Stars and STEM Stories
And What Do We Carry in the Suitcase? Uruguayan Students at the GLOBE LAC Regional Meeting
In mid-October, Juana Bazzino and Bruno Acevedo, 5th-grade students from Rural School No. 88 in Las Violetas, Canelones, Uruguay, had the opportunity to be ambassadors for their entire group and travel to Panama to present their science project at the GLOBE LAC Regional Meeting.
For any trip, it is necessary to have a suitcase that contains everything a traveler will need while being far from home for almost a week. So, Juana and Bruno began packing everything they believed to be convenient -- not only appropriate clothing for the weather they would encounter but also items that would identify them as students from a public school in Uruguay.
The first things they packed were their “túnicas,” the uniforms that have been used since the beginning of the 20th century, consisting of a white overall with a beautiful blue bow. The “termo y mate” were other items that they packed. But they didn't just pack those material items that distinguish them globally. Juana and Bruno carefully packed all the work done by a group of 24 students (and their teacher, Juan Martinez) from 4th and 5th grade who, since March, have been working on a research project about native trees, their identification, and their importance for our environment.
In addition, they were carrying the pride of being an active part of this regional event and exchanging their work with other peers, as well as the honor that swells the chest and leads one to give their best for the entire GLOBE Community present at the meeting.
Principal Darío Greni Olivieri states, "Personally, seeing both students present their research allowed me to reaffirm once again the importance of this program and how it provides opportunities for our children to grow not only academically but also personally."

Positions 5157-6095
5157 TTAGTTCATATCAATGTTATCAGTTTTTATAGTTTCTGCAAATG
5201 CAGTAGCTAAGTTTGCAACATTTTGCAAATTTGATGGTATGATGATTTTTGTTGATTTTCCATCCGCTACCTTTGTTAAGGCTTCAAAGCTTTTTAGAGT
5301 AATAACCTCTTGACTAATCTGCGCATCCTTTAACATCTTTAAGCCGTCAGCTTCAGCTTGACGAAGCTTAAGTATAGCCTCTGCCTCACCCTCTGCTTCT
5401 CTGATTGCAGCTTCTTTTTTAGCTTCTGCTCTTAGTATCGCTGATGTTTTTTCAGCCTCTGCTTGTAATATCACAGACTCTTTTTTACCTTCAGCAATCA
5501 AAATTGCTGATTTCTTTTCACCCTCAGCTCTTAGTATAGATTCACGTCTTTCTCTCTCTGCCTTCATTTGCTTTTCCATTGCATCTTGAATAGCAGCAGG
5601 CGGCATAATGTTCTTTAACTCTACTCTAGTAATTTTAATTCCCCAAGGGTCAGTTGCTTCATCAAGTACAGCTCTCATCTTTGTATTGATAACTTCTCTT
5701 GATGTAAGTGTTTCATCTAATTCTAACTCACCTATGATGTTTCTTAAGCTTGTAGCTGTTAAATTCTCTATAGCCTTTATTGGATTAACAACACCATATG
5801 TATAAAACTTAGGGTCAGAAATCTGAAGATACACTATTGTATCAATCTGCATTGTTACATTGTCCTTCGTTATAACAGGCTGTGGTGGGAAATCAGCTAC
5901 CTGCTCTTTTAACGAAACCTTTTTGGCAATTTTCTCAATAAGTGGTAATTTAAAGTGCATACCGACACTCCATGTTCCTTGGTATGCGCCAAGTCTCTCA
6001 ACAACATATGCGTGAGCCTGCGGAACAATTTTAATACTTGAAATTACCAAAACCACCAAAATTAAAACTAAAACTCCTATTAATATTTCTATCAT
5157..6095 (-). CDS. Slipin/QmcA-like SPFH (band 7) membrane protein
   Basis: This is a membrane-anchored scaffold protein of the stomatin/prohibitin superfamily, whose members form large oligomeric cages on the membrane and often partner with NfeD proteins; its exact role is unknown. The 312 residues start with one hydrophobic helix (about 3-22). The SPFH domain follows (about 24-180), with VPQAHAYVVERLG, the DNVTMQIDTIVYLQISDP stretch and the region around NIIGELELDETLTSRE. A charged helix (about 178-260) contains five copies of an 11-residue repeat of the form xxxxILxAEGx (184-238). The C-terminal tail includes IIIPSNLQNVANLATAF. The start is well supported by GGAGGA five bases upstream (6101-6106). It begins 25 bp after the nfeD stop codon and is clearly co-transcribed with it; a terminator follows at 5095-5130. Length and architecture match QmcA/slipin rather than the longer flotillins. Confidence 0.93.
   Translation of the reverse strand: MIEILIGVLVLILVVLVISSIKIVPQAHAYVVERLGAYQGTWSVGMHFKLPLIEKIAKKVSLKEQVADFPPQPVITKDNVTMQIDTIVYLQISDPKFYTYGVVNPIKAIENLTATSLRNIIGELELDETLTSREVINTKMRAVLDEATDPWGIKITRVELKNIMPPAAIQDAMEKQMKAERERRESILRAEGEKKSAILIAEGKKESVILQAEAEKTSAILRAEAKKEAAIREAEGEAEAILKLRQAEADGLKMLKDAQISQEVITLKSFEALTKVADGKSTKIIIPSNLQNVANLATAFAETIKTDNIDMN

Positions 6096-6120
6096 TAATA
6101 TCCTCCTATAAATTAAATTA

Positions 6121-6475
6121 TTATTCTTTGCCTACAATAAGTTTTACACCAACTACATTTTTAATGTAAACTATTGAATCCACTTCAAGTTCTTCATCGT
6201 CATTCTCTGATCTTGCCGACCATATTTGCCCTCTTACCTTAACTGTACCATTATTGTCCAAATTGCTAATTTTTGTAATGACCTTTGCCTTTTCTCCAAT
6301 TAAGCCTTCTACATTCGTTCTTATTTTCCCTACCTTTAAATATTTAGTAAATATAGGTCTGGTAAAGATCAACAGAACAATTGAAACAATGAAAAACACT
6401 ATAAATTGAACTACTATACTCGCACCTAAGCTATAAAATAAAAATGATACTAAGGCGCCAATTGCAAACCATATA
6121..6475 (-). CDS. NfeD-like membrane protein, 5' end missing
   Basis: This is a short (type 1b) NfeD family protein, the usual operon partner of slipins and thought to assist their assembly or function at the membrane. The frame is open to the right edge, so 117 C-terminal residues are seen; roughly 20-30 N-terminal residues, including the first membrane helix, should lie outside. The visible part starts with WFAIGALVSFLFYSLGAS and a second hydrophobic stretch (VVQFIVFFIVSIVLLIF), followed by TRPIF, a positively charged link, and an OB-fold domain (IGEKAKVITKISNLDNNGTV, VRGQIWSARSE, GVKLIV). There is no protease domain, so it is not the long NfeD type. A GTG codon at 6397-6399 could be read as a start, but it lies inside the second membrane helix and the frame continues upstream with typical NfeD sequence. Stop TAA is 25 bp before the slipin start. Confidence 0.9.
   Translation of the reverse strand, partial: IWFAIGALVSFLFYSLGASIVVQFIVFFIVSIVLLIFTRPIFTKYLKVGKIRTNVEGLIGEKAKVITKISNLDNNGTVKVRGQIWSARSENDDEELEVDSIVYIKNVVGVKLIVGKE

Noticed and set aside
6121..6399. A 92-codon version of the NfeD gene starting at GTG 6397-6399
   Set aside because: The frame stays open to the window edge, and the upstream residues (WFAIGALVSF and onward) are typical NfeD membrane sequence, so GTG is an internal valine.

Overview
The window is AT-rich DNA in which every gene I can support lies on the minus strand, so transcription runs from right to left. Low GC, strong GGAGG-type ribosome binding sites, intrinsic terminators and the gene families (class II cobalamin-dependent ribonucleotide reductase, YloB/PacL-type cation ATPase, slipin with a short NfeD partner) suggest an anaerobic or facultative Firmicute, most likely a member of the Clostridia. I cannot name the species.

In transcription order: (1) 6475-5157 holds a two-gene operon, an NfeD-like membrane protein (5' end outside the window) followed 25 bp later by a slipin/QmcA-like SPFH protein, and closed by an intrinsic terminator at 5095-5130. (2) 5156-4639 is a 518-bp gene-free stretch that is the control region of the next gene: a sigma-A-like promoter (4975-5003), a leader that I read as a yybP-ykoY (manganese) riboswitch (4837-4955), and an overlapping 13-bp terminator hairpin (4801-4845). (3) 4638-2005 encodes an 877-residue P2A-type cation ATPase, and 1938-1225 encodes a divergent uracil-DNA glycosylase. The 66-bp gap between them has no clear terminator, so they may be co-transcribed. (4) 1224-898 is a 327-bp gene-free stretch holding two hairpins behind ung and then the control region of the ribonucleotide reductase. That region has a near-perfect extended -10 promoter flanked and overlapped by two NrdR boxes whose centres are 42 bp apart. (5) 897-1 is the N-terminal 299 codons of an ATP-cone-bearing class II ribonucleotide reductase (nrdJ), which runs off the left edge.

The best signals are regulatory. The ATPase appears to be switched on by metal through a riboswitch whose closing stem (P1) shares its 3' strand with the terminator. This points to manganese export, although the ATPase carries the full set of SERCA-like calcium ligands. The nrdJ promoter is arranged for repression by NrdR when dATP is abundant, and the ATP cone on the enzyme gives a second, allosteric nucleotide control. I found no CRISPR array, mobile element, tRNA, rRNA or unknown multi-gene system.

Olivieri continues, "As a teacher and a member of the education working group, I celebrate and encourage these types of meetings that go beyond the mere formal presentation. They combine aspects that enhance collaborative work, learning from others, the ability to hear other experiences that we can replicate in our environment, and, no less important, allowing us to have an active voice and be part of a community that grows year by year thanks to those who are part of GLOBE in our region."
The suitcase Juana and Bruno carried back was even bigger. While many things stayed in the north, much more accompanied them to their beloved rural school and are now an essential part of it.
When asked how they experienced this, Juana and Bruno mentioned the following:
"My experience was unforgettable. I enjoyed it a lot and couldn't be more grateful to all the people from the GLOBE organization. I loved presenting and sharing our traditions with people from other cultures. The recreational activities were very fun and instructive. We learned new protocols, and seeing the eclipse was incredible. I am very grateful to GLOBE and the hosts for organizing such a friendly meeting for us." Juana Bazzino
"In my opinion, the trip was very beautiful because of everything we experienced. I really liked the activities, such as the outing to Punta Culebras to observe birds and mammals, the tour of the aquarium, and the measurements we took of different trees. It was also great to get to know the Panama Canal and hear everything they told us there. Finally, the presentations at the American Center were all very good. I highlight the good attention and everything they did for us." Bruno Acevedo
Here's to many more exchange meetings between teachers and students. This is where our daily work lies.
Images courtesy Darío Greni Olivieri (GLOBE Education Working Group Member), Principal of Rural School N° 88, Las Violetas, Canelones, Uruguay.